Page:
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Dear Colleague Letter: Announcement of a Redirection in the Funding of Detector Development and Related Activities in Underground Physics by the Division of Physics
In the last few years, the Division of Physics (PHY) has supported R&D directed at future generation underground physics experiments in a potential deep underground laboratory in the U.S. In FY 2012 consideration of underground infrastructure for a Long Baseline Neutrino Experiment and other related activities has been shifted to the Office of Science at the Department of Energy. This Dear Colleague Letter (DCL) is meant to inform the community that, in response to this shift of responsibility, PHY is redirecting its related investments from a primary focus on future generation experiments to one that emphasizes the greatest potential for scientific discovery that will evolve over the next decade. The scope of this ongoing program considers, in a site-independent and generation-independent way, the near- and mid-term development of detectors and related activities in underground physics.
The importance of the physics that is enabled by deep underground locations has been stressed by multiple scientific assessment panels over the last decade [see, for example, the most recent study performed by the National Academy of Sciences, "An Assessment of the Deep Underground Science and Engineering Laboratory", http://www.nap.edu/catalog.php?record_id=13204.] The investment announced in this DCL is consistent with the ongoing practice in PHY to support world-class, transformational research at all three frontiers of particle physics, including those questions at the cosmic and intensity frontiers that can only be addressed by means of state-of-the-art detectors placed underground. It also continues the long-standing interagency partnership between PHY and DOE's Office of Science in this area of physics, as the agencies and the community adapt to the recent shift in responsibilities.
Subject matter for activities in this area may be interpreted broadly, but includes such topics as searches for dark matter, neutrino-less double beta decay, underground nuclear astrophysics, neutrino oscillations, proton decay, and other physics topics that require an underground environment. Proposals may request funds to support activities related to the development of underground physics experiments, including research and development, engineering and design, detector construction and deployment, operations and maintenance, and/or other activities on the critical path to significant scientific advances. Related information may be found on the Particle and Nuclear Astrophysics (PNA) home page at: http://www.nsf.gov/funding/pgm_summ.jsp?pims_id=5633&org=PHY&from=home.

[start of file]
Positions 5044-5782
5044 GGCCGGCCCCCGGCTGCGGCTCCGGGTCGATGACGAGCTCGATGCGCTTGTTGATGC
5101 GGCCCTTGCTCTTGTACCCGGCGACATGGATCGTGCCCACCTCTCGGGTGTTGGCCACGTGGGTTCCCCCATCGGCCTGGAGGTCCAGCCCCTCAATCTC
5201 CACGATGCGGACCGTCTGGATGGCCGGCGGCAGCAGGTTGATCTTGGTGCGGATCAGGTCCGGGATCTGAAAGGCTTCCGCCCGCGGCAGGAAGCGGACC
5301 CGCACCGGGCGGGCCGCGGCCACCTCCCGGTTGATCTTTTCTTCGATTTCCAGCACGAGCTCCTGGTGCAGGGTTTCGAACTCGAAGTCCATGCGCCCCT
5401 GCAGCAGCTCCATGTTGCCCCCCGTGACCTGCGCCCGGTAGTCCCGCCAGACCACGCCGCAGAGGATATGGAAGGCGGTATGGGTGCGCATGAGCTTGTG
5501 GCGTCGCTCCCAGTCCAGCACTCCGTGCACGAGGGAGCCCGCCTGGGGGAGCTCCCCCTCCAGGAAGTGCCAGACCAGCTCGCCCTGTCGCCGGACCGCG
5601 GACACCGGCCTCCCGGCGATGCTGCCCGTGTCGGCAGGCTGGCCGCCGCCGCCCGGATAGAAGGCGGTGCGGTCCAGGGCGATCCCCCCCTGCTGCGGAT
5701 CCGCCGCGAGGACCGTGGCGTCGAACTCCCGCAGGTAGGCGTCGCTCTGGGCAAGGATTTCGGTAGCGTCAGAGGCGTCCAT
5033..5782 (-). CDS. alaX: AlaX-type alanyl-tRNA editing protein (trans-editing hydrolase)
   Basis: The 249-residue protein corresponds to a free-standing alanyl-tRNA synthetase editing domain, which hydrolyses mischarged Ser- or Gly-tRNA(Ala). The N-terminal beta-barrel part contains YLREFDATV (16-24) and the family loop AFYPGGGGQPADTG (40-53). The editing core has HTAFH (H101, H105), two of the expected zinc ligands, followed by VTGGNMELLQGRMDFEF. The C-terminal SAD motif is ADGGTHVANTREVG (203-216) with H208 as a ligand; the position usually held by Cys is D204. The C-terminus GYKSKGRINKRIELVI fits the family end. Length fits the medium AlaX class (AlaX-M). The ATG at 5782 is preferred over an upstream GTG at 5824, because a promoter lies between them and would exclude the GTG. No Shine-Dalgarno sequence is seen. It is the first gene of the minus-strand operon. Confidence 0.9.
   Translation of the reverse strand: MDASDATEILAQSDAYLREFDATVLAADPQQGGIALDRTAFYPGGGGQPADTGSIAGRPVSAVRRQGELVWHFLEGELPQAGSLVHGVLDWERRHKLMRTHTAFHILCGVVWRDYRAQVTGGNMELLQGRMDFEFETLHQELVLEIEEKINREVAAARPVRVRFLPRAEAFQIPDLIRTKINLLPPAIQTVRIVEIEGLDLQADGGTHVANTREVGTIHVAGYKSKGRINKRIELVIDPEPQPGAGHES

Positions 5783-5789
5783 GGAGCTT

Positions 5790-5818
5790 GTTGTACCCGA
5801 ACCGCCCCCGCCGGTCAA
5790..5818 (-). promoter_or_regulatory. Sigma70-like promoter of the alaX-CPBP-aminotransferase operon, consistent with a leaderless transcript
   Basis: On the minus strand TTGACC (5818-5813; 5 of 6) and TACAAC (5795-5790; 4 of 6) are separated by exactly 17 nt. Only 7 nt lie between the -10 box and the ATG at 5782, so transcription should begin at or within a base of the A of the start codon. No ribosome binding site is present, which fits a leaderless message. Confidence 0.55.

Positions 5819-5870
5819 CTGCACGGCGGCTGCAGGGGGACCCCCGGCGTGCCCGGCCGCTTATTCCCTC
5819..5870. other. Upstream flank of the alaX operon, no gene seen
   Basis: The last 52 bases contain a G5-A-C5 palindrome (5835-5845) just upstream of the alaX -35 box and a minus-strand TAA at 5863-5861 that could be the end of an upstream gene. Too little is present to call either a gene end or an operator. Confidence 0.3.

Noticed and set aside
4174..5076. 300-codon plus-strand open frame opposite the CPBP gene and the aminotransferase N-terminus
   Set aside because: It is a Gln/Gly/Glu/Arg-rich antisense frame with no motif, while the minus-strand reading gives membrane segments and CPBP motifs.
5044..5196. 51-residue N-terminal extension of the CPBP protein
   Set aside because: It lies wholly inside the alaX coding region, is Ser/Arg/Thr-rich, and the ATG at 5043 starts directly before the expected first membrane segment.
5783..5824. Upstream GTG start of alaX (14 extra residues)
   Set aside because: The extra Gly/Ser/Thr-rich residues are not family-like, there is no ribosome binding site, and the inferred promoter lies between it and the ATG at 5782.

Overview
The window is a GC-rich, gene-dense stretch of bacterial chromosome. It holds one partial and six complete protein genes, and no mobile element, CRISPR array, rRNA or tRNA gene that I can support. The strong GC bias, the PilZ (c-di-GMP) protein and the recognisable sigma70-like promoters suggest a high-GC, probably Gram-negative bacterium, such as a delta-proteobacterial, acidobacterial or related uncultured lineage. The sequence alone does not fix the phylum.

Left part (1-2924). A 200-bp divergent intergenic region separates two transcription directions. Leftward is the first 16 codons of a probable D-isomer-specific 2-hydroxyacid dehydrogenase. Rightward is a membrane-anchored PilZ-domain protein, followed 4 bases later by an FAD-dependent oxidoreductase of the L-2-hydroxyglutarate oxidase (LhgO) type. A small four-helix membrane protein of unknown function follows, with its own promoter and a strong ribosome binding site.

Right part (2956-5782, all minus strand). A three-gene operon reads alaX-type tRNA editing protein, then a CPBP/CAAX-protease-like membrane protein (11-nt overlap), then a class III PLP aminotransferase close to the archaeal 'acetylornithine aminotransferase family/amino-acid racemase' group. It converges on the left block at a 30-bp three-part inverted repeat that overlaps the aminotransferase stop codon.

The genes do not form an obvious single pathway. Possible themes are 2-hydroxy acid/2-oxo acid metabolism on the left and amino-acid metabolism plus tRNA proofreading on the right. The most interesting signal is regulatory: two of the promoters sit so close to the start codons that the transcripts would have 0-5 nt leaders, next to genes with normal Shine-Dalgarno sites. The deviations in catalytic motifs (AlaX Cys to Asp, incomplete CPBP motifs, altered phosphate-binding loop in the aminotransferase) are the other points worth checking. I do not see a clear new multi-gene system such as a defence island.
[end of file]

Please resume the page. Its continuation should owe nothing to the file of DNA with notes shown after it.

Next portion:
Proposals are required to be prepared and submitted in accordance with general guidelines contained in the Grant Proposal Guide or the NSF Grants.gov Application Guide. These documents are available electronically at the NSF website at: http://www.nsf.gov/publications/pub_summ.jsp?ods_key=gpg&WT.z_pims_id=5633 and http://www.nsf.gov/publications/pub_summ.jsp?ods_key=grantsgovguide. Proposals should be submitted to the Particle and Nuclear Astrophysics program and reference this DCL. The target date for submission is May 1, 2012. Applicants are requested to contact the cognizant Program Director in PHY prior to submission.
Joseph L. Dehmer, Director
Division of Physics